I’m not first up in the hunting rotation, so Carlos Martinez goes out before me. His long barreled 45-70 takes an excellent bull at 100 or so yards. I spend a day with Richard Mann hunting zebra with his 45-70 Marlin. That afternoon Geoffrey tells me that he’s found a situation that just might work for filming. Seems there’s a “problem” buffalo on one of the large ranches bordering a national park, likely in a “paddock.”

“Paddock,” I ask? “Like a pen?”

“Yeah right,” Geoffrey says. ” A 5,000, maybe 10,000 acre pen.”

In Africa, words have different meanings. Terrain?

“Sixty, 70 percent thorn,” Geoffrey says. “With kopjes scattered around. He’s going to be hard to find in the thorn. Understand this, Michael — he’s old and he’s smart and he’s dangerous, and he’s going to be pissed off. You gotta know this going in.”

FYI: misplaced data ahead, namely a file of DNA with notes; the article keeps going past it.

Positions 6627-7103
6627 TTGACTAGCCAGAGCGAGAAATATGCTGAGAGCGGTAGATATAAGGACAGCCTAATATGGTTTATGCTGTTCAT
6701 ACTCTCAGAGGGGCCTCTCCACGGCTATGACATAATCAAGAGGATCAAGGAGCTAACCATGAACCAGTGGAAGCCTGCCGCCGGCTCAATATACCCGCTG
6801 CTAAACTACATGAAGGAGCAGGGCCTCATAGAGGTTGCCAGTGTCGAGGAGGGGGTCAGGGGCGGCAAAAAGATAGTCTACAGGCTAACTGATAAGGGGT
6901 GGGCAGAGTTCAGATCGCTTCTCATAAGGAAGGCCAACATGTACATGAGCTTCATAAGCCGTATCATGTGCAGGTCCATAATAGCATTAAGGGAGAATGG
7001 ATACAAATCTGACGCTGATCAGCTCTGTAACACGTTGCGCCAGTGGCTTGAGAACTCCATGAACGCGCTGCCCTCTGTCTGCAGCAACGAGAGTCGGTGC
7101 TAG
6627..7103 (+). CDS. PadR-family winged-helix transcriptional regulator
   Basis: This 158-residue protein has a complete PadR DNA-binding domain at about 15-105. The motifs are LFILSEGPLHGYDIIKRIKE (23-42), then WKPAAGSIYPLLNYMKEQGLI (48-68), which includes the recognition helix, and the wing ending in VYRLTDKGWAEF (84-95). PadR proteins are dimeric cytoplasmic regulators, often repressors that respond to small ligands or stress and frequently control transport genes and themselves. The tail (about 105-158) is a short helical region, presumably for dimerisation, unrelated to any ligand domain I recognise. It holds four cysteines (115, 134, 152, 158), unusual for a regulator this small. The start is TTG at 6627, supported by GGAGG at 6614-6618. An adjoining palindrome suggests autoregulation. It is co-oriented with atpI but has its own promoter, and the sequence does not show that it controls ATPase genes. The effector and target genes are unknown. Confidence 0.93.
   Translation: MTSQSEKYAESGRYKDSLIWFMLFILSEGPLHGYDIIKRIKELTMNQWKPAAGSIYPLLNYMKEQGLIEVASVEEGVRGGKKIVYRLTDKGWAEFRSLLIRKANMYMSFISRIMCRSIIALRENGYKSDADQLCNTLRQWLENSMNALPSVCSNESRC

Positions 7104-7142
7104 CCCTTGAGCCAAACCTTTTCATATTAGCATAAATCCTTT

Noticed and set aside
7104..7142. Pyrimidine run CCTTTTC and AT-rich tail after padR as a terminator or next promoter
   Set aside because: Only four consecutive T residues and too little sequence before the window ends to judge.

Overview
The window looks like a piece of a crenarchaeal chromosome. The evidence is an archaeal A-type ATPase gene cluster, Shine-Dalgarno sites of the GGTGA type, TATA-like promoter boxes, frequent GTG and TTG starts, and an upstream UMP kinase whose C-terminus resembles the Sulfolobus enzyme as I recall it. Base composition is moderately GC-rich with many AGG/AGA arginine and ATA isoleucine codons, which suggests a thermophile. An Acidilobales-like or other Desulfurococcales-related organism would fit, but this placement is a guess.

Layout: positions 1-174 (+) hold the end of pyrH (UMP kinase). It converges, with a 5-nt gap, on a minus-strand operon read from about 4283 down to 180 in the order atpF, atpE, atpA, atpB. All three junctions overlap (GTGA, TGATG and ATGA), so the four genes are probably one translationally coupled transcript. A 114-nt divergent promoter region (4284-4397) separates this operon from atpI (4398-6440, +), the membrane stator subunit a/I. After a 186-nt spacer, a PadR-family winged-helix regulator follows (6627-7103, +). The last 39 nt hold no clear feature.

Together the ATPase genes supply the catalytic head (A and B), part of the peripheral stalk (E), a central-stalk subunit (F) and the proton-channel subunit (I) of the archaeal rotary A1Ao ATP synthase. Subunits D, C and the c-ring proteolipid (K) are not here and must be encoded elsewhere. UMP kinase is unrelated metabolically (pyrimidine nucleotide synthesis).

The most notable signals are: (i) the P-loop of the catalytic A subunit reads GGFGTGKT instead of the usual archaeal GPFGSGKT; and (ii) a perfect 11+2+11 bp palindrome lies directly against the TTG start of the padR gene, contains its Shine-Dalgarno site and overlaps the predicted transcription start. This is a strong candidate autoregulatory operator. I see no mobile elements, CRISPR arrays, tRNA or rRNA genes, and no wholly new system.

Thank you, I say. I’m good. Apparently, this is my universal answer for pretty much everything.

“Brief your crew,” Geoffrey says. “Make sure they understand things can get sketchy quick.”

Before dawn the next morning, we’re on our way.

Geoffrey wasn’t joking about the thorn. It was like staring into hedgerows from hell. I already knew from earlier visits that every plant in Africa wants to hurt you…they hook, they stab, they slice, you bleed. The thing is that thorns doesn’t look particularly dense until you’re in it, and you realize they’re impervious to sight. You can’t see a damn thing through them.

The thorn is cut through with hundreds of animal trails, meandering all over the place. Most of them are dead-ends, as if the animal abruptly got tired of being poked by thorn and finally teleported out. Our plan should be familiar to anyone who seen any African hunting shows…we’ll drive around in the safari car until we see tracks, of if we’re really lucky the tail end of a buffalo’s tail as he slips away. Then it’s time for Geoffery, me and the trackers to dismount and walk.